Tandoori Chicken: Friendly Indian Food

Dec 15, 2011 12:31 pm

Yogurt and spice-marinated chicken is a good start

tandoori chicken
Photo: thebittenword.com on Flickr
Tandoori chicken is your key to craving Indian food on a regular basis, like a normal person.
 
tandoori chicken Pringles
Photo: jetalone on Flickr
See how popular tandoori chicken is? See? Pringles. Game, set, match.
 

Ugh, another post about Indian food. Give it a rest, Jess.

I will not! I've just decided to work my way back to the basics. I know you. You don't like Indian food. You crack sophisticated jokes like "well by the look it of, someone's already eaten this here curry." The mere thought of spicy food makes you break into a sweat, and you don't know what lentils are. (They're like beans, don't overcrowd your brain).

Except there's this special lady you just started seeing. She likes crazy stuff like bim-bam-boom (actually, it's bibimbap) and "boat noodles," which apparently have something to do with blood. And she doesn't want to "hit that Italian spot where Frankie's a busboy and can get us extra garlic bread." Not that extra garlic bread doesn't rock — it does — but you have a decision to make. Are you going to lose this chick to the nerd who eats falafel and makes his own pickles? If you don't get your act together, or at least your palate...maybe, yeah. So it's high time you and tandoori chicken got acquainted.        

A tandoor is a pretty awesome thing, perfect for making some of the tastiest chicken around. It's a cylindrical clay oven that gets SUPER hot, sealing in tons of moisture and resulting in tender, juicy bird. Know what else makes it moist and flavorful? An overnight soak in yogurt. Yes, yogurt. Not the sugary raspberry stuff under the foil top, but actual fermented milk seasoned with India's signature spice blend, garam masala. This acidic environment tenderizes the meat and allows the chicken's flavors to develop even before it's cooked.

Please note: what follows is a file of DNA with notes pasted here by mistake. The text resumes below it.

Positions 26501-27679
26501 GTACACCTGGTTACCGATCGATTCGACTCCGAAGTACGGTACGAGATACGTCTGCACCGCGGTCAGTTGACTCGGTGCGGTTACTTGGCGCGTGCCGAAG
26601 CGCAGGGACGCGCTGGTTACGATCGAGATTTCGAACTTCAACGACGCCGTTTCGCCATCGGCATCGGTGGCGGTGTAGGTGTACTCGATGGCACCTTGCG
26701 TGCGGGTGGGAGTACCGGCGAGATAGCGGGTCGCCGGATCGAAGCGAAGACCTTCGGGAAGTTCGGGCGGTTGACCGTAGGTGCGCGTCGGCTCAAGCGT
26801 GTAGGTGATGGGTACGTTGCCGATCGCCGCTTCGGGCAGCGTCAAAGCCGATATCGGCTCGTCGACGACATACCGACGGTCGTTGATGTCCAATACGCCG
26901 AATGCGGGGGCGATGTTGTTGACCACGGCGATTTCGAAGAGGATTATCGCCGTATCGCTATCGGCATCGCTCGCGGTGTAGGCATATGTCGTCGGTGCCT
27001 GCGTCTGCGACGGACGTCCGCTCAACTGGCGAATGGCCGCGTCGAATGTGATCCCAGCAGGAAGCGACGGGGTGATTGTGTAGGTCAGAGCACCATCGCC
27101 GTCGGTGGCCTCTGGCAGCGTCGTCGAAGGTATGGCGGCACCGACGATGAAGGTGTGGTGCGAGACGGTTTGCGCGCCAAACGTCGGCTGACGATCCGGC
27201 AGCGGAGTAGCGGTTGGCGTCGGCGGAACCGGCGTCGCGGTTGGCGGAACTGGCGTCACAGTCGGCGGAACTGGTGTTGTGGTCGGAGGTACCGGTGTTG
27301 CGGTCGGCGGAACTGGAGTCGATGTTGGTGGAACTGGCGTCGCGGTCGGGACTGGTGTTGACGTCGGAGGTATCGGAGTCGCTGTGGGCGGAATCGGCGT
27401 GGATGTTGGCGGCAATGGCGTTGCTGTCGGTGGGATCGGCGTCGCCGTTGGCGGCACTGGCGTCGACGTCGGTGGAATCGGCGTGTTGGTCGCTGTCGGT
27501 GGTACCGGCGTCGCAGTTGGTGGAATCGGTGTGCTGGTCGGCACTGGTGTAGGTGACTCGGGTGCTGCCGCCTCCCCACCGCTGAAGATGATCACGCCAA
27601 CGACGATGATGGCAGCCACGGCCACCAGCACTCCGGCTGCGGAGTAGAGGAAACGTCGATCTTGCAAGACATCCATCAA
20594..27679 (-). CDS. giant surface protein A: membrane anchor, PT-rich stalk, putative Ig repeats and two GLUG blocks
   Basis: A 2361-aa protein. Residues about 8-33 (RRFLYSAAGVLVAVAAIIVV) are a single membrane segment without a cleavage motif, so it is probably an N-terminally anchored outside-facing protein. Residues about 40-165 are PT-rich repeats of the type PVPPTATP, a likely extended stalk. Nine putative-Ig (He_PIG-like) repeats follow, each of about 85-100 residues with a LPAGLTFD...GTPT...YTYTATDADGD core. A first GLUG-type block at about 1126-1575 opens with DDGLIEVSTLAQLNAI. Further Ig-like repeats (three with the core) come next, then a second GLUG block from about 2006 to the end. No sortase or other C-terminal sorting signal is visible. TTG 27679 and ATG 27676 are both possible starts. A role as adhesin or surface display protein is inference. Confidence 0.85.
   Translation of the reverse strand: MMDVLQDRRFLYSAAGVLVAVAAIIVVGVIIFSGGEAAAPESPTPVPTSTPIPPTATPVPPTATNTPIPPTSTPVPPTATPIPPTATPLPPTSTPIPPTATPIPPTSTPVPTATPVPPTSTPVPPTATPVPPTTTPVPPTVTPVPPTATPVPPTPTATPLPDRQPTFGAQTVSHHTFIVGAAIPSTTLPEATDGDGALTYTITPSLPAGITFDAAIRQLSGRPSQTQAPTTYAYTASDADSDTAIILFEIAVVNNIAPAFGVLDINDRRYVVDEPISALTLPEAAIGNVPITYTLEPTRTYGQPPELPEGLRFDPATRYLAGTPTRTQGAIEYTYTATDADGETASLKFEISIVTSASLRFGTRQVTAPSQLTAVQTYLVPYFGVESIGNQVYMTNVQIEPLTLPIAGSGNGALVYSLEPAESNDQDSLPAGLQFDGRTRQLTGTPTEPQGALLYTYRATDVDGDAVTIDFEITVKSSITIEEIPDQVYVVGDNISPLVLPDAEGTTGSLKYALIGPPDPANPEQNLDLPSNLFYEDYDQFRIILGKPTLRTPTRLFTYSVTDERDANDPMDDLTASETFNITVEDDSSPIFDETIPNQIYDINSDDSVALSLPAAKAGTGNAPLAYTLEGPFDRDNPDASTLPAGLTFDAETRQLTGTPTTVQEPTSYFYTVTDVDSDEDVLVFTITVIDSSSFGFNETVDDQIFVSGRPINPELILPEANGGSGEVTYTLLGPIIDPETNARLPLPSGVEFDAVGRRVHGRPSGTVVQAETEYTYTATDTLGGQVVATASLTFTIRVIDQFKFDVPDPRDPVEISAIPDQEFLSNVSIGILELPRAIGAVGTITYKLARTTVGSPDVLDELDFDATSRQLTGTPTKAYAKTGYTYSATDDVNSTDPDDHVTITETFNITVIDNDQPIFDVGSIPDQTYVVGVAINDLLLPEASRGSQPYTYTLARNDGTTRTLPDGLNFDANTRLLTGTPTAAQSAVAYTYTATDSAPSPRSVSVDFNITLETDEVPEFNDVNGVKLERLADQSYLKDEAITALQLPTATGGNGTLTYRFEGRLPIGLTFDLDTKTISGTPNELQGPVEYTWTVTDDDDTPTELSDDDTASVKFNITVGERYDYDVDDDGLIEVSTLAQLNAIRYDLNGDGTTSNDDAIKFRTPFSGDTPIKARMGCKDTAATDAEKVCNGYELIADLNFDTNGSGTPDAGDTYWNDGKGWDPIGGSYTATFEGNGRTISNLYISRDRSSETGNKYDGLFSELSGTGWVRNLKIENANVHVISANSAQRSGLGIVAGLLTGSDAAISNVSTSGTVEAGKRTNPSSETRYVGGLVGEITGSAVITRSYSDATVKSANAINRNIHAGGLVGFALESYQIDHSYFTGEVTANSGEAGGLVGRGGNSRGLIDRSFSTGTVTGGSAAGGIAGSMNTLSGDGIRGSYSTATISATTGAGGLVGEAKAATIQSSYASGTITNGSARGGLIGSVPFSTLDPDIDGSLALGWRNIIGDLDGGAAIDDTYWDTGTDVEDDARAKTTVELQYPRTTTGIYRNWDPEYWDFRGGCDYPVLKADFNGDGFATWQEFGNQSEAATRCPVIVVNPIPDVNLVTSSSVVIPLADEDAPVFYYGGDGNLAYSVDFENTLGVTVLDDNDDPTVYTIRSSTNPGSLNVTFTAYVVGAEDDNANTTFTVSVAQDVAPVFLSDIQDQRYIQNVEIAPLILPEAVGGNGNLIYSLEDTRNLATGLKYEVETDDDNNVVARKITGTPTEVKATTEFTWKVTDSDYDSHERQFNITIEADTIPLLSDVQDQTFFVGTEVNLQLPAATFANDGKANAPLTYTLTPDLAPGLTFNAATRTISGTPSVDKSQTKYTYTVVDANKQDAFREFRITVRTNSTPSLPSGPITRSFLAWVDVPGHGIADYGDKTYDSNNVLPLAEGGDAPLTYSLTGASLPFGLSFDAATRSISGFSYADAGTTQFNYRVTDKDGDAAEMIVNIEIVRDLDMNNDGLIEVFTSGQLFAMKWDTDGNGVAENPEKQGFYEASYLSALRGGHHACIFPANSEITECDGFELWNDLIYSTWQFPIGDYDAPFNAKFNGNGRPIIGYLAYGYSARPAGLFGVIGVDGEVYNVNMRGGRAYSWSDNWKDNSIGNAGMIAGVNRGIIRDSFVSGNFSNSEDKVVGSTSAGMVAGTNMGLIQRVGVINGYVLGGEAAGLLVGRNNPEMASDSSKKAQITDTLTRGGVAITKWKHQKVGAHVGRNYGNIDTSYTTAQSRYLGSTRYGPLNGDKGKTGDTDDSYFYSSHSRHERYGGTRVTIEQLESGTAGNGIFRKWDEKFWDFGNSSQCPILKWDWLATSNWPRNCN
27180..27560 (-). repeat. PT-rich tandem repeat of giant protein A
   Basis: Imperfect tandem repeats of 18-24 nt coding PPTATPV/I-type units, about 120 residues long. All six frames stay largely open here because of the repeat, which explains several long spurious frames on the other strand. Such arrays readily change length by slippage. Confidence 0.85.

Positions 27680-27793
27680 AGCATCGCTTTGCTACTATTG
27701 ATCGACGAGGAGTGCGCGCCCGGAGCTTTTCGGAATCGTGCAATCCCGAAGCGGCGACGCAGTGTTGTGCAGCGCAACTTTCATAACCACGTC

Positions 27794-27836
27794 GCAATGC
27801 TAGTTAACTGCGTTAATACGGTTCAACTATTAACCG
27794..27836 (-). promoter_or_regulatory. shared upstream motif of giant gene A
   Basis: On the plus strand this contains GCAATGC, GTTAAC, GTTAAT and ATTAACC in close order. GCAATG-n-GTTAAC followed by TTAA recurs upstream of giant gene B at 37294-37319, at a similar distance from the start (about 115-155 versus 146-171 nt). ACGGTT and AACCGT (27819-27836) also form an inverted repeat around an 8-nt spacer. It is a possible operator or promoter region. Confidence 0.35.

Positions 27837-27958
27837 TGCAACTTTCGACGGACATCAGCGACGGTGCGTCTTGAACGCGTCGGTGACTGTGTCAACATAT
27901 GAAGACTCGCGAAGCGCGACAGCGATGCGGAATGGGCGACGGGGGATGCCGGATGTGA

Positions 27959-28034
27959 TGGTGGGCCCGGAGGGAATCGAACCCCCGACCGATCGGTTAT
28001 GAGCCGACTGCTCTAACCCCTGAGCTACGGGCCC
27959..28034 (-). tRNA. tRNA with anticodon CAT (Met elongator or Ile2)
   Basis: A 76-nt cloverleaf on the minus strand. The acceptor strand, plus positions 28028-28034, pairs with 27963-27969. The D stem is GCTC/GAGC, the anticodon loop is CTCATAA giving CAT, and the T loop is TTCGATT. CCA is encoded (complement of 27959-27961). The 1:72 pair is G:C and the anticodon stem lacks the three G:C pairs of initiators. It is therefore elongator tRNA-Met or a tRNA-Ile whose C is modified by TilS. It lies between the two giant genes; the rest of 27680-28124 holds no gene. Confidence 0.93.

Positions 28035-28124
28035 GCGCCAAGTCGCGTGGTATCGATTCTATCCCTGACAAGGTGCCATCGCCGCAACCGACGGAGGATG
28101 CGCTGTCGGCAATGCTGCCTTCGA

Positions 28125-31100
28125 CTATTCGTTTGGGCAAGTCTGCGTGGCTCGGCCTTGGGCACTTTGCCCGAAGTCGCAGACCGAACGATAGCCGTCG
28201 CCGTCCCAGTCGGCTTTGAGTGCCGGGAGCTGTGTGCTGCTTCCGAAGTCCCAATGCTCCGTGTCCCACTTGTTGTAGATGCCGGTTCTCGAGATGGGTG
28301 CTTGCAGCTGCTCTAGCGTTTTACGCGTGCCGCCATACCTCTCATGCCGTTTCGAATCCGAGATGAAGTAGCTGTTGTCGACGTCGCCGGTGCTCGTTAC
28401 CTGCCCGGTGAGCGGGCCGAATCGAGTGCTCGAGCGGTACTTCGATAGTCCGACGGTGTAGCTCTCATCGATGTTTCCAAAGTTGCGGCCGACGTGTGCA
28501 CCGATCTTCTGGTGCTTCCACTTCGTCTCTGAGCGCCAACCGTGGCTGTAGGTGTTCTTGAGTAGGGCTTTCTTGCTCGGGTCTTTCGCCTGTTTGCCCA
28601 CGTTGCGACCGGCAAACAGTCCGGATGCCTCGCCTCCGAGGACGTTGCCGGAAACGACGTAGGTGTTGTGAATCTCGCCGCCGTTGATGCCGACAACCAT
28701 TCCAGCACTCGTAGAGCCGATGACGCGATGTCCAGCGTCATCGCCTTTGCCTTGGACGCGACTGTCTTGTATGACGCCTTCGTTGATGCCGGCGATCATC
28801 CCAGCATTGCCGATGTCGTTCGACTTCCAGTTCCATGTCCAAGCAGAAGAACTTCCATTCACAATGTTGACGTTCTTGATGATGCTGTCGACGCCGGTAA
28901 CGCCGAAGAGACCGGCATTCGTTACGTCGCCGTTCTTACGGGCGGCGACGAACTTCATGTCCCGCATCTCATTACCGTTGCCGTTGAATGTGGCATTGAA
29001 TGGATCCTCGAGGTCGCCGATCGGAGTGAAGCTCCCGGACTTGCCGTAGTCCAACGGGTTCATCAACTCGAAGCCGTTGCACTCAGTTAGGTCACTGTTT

Now I know what you're thinking. This chicken is pink. First off, it's more of a deep carmine. And second, there are two perfectly tasty reasons for this. In the spicy version of tandoori chicken, the combination of cayenne pepper and annatto seed turn that which is white a pleasant yet sweat-inducing Nantucket red. In the mild version, food coloring mixed with turmeric powder gives the chicken an aesthetically pleasing rosy hue. Either way, it's pretty and needs no justification.    

So before you get dumped for some jerk who grows his own basil for his "signature homemade pesto," familiarize yourself with an order or two of tandoori chicken for lunch (it goes great over basmati rice with a squeeze of lime or wrapped in hot, chewy naan, kati roll-style). Then invite your new-age hippie chick to Taj Garden for some (say it just like this:) "Vindaloo or korma or tandoori chicken or whatever. I just like to stimulate my tongue. Keeps it in shape." Worst-case scenario, you'll get addicted to Indian food and perish of an over-dosa.

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